His final game at Oregon State was a forgettable homecoming. He fouled out while playing just 11 minutes in a loss to Washington and the next week he was off the team but still at school. He kept coming to games and sitting behind his bench.
He didn't have anywhere to go. Not really. With one year of college eligibility remaining, he couldn't transfer to another Division I school. Not after he sat out 2006-07 switching from Kansas to Oregon State.
That left Giles short on options for continuing his college career. He could wait and see about getting back on Oregon State's roster under a new coach, or he could take a step back in competition and transfer to a Division II school.
"I don't want to transfer because it's like going down a level, and I don't want to do that," Giles said.
Instead, he chose to take a leap.
At Sports Lab
A tire sits in the corner of the workout room. A big tire.
The kind that goes on a bulldozer. Or a monster truck.
So is Giles going to have to lift that?
"Only if I'm in a real bad mood," Phil Claud jokes.
Claud, who runs Sports Lab Training Center, is a former professional cyclist who competed five years in Europe and has worked as a trainer at the U.S. Olympic Training Center. He coached in both the 1996 and 2000 Olympics. The wall of his gym is covered with cycling jerseys, autographed to include words of appreciation. The gym includes all the standard equipment. But this isn't a showroom for after-work warriors. This is a place for grooming athletes.
Claud has something different in mind for Giles, whom he compares to a blank canvas. A vast, 6-foot-11 blank canvas.
"He's a super-talented young man," Claud said. "But he's not very developed. That's not a bad problem to have."
Claud plans to change that with 90-minute morning workouts, four days a week. Giles will work with Kersey on basketball skills in the afternoons.
"My goal is to give Jerome the best athlete I can," Claud said.
What's next for Giles?
Potential has carried Giles this far. All the way across the country and back again, in fact.
From Rainier Beach High School to Miami, which signed him to a letter of intent and released him after firing the coach who recruited Giles.
Then to Kansas, the school where his father and mother played. A place where he started 18 games over his first two seasons only to run into trouble his third year on campus, dismissed from the team for a lapse in grades, among other things, and then reinstated only to be thrown entirely after he was cited for misdemeanor battery.
Then to Oregon State, where he enrolled on Jan. 8, 2007, and didn't play his first game until 11 months later. His career there consisted of 10 games. He scored in double figures only once. In five conference games, he racked up more than twice as many fouls (19) as field goals (9).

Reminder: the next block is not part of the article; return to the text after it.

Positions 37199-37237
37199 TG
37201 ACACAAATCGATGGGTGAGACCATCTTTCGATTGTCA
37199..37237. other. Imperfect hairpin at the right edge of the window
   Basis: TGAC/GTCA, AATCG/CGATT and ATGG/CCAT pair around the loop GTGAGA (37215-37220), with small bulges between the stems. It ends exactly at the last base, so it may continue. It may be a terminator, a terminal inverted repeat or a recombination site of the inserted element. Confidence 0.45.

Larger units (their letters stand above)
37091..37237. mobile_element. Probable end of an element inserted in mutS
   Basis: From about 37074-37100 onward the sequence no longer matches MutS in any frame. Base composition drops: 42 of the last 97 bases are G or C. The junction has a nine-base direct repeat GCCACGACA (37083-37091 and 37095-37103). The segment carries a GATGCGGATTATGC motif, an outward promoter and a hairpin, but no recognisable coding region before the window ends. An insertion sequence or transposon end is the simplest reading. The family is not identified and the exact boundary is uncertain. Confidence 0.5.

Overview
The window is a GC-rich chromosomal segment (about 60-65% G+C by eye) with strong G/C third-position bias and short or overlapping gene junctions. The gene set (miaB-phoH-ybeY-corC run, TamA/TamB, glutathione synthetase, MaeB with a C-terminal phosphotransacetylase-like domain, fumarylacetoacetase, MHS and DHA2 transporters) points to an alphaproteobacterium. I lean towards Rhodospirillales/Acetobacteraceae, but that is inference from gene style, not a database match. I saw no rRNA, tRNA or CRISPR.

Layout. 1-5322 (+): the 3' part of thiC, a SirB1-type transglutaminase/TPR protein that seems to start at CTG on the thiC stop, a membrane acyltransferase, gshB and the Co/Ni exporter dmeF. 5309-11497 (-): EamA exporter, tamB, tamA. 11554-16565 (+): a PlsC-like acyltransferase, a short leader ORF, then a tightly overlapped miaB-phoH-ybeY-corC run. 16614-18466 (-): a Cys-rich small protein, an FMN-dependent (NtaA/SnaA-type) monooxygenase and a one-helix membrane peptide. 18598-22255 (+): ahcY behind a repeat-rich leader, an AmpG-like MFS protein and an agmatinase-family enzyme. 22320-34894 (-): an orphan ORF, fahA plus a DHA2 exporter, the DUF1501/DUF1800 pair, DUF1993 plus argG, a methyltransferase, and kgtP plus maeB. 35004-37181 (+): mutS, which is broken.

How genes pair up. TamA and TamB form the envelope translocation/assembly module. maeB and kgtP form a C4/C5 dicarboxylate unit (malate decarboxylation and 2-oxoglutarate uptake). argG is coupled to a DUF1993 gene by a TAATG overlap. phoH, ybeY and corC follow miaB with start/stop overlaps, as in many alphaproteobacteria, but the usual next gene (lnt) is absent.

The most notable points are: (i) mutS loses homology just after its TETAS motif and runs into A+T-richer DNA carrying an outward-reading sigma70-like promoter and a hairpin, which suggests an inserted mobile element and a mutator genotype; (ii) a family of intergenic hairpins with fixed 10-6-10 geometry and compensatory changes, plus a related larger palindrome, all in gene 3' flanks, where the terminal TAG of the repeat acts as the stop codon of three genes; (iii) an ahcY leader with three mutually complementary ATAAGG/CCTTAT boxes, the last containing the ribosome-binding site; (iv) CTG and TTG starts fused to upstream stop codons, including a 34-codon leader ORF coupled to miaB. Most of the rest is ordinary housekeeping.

Those 10 games are the extent of his organized basketball the past two seasons, the rest of the turmoil that hides the talent.
"If he can get his off-the-court stuff in order, I can see him in the [NBA] for years," Mouton said. "I really can. And I'm not saying that just because I want him to do well. It's fact."
And now he's in Portland, hoping for a basketball future.
"It was for a reason," Giles said. "Sometimes it was my fault, sometimes the stuff happened. But I can't just dwell on the past. I've got to think about the future. This is the best step for me. And I feel like I'm just going to take it and run with it."
One NBA source doesn't foresee a team making the multiyear financial commitment required for a first-round pick. A second-round pick would be more likely if he plays well in the months leading up to the draft. He still has the size to be a factor and the athleticism to make it in the league, and he should get an opportunity to showcase himself at the predraft camp in Orlando, Fla.
For now, Giles is preparing for that opportunity to open eyes and drop some jaws. He's not in limbo; he's in Portland working out at a gym with a 425-pound tire in the corner and a 17-year NBA veteran watching over his shoulder as he prepares to attempt a cannonball into the deep end of the basketball pool.
"I don't feel scared," Giles said. "I just feel like I've learned a lot from all my bad experiences and I feel like I can take that and move on from it and get better from it."
Danny O'Neil: 206-464-2364 or email@example.com
Copyright © 2008 The Seattle Times Company
UPDATE - 08:52 AM
Hundreds attend funeral for fallen Mich. player
UPDATE - 09:40 AM
Norway's Tarjei Boe wins men's biathlon at worlds
NEW - 08:46 AM
Tripoli ruled unsafe for international soccer
Sam and Sara Lucchese create handmade pasta out of their kitchen-garage adjacent to their Ballard home. Here, they illustrate the final steps in making pappardelle pasta.